A Birthday timeline with phases of the Moon

I See the Moon and the Moon sees




A very successful activity we did this year, while studying about the moon, was to make a timeline using students' birthdays.

Cut out strips of paper to represent space (black) (ours were about 4 x 12)  
Cut out strips and cross cut to squares (ours were about 3 sq inches) for moon  
We used white and yellow squares to show different calendar years.
Show kids how to use the Virtual Moon Server, the date must be reset correctly.  
Kids record the phase of the moon on their birth date, and cut and color circle representing the moon to match.  
Glue the moon circle to the black 4 x 12 strip, write birth date and collect.  
Pass out a couple of moon phase place markers to students (not their own) and arrange in order. (Using differentiation strategy -- "Human Timeline")  



5th grade TEKS embedded in activity
Math (5.6) Patterns, relationships, and algebraic thinking. The student describes relationships mathematically.
The student is expected to select from and use diagrams and number sentences to represent real-life situations.
Science (5.6)

Science concepts. The student knows that some change occurs in cycles.

The student is expected to: (A) identify events and describe changes that occur on a regular basis such as in daily, weekly, lunar, and seasonal cycles;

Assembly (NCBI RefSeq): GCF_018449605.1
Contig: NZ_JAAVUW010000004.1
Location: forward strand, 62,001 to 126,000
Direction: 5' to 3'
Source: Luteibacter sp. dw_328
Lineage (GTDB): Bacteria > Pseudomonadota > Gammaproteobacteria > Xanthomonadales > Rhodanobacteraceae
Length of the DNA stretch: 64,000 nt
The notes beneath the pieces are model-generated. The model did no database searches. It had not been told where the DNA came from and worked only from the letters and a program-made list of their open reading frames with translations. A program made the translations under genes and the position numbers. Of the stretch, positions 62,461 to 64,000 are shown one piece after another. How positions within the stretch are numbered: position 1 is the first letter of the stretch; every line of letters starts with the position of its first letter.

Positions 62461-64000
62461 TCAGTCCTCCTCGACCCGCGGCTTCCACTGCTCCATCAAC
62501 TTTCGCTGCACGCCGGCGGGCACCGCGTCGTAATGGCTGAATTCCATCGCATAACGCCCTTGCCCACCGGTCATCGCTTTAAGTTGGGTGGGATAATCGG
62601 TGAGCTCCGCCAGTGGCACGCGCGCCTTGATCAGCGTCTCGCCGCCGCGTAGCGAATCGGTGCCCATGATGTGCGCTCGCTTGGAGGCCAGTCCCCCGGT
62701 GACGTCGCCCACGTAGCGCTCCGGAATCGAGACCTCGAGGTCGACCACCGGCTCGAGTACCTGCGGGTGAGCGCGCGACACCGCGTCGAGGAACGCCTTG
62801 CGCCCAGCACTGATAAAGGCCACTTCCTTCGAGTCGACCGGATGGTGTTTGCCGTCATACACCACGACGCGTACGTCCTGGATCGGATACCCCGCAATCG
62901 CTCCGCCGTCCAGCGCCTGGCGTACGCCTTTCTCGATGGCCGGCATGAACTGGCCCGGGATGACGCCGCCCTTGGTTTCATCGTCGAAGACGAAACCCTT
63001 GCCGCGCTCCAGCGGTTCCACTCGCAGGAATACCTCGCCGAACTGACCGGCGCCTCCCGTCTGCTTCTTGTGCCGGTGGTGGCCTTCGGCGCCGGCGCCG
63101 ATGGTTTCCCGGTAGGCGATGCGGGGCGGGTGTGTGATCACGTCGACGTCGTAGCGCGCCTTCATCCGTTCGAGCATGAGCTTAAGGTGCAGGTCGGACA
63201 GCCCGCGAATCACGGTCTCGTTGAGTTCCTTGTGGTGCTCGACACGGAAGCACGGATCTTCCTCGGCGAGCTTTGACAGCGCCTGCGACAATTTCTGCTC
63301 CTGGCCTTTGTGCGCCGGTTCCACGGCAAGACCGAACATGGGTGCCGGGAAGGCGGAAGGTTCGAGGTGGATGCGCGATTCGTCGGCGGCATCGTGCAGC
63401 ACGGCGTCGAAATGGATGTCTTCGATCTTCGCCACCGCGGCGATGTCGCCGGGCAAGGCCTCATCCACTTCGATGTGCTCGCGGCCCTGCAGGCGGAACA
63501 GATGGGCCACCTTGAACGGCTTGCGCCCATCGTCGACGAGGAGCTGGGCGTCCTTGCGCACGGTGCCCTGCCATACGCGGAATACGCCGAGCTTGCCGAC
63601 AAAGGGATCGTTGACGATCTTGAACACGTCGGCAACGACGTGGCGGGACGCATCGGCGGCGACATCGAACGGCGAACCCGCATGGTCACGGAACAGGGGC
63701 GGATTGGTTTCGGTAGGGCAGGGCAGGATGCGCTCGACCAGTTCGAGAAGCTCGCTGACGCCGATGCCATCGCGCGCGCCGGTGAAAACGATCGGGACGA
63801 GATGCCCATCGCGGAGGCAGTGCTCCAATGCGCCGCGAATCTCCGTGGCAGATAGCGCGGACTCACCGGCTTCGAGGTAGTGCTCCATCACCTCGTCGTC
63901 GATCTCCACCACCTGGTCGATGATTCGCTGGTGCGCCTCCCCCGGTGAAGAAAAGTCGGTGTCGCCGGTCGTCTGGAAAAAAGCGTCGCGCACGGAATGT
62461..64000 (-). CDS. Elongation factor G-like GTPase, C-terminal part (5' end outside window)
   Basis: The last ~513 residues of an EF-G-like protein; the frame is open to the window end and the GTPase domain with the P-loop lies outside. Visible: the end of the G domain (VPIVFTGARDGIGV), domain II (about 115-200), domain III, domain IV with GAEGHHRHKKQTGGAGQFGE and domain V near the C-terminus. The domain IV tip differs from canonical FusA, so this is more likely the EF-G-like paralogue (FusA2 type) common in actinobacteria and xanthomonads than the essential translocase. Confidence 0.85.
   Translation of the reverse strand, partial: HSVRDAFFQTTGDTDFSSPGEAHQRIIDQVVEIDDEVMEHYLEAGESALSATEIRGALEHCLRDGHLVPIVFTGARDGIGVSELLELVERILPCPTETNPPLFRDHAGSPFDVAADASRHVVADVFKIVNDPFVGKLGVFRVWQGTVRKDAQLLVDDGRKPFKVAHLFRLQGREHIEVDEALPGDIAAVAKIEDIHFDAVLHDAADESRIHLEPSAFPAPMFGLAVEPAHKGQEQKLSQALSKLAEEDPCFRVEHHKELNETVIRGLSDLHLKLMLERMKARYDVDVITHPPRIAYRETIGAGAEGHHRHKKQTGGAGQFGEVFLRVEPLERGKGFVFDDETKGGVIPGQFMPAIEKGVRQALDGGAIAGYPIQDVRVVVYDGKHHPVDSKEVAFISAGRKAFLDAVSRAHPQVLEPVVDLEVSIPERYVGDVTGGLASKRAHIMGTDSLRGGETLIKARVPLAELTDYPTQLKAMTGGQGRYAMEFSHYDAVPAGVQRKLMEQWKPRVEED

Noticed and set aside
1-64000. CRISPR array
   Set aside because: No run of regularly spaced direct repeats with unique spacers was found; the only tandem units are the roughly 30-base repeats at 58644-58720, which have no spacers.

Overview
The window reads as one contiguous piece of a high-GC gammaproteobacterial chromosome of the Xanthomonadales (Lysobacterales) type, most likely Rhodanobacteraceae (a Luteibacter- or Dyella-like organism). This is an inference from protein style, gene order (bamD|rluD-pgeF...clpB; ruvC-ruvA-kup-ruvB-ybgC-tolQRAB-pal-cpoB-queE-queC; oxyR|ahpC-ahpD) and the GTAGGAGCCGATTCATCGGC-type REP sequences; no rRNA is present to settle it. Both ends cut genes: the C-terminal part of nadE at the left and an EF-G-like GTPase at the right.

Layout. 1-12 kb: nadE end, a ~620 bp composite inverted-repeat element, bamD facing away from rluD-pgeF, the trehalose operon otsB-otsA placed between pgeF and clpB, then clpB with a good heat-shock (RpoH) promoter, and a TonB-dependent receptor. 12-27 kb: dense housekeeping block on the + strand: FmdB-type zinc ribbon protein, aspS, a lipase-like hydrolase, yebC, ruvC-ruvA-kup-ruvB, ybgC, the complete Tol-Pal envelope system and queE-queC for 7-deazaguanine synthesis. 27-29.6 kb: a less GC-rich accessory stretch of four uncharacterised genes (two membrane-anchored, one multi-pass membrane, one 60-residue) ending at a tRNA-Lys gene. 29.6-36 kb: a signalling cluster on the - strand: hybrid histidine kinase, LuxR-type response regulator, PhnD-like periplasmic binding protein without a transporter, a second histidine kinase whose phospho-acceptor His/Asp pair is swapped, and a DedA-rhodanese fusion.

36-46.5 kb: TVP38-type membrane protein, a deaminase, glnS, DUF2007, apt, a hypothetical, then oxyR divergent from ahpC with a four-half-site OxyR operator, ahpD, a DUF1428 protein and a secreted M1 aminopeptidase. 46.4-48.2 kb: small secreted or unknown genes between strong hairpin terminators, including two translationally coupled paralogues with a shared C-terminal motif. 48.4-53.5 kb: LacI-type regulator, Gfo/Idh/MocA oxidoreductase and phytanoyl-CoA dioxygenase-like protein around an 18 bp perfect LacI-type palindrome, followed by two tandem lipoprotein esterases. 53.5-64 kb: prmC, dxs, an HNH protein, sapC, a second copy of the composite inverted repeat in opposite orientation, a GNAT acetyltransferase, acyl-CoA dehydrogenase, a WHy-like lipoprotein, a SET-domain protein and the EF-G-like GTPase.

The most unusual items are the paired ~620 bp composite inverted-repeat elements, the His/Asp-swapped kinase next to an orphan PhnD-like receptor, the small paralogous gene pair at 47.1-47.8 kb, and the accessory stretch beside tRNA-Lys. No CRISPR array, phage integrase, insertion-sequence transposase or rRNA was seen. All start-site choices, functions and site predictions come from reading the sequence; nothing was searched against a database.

Social studies skills (5.25) Social studies skills. The student applies critical-thinking skills to organize and use information acquired from a variety of sources including electronic technology.
The student is expected to:

(A) differentiate between, locate, and use primary and secondary sources such as computer software; interviews; biographies; oral, print, and visual material; and artifacts to acquire information about the United States and Texas;

(B) analyze information by sequencing, categorizing, identifying cause-and-effect relationships, comparing, contrasting, finding the main idea, summarizing, making generalizations and predictions, and drawing inferences and conclusions;

(C) organize and interpret information in outlines, reports, databases, and visuals including graphs, charts, timelines, and maps


This page was developed through GirlTECH '97, a teacher training and student technology council program sponsored by the Center for Research on Parallel Computation (CRPC), a National Science Foundation-funded Science and Technology Center. Thanks also to the RGK Foundation for its generous support

Updated November 3, 2004 Jo Leland

Comments to jo.leland@humble.k12.tx.us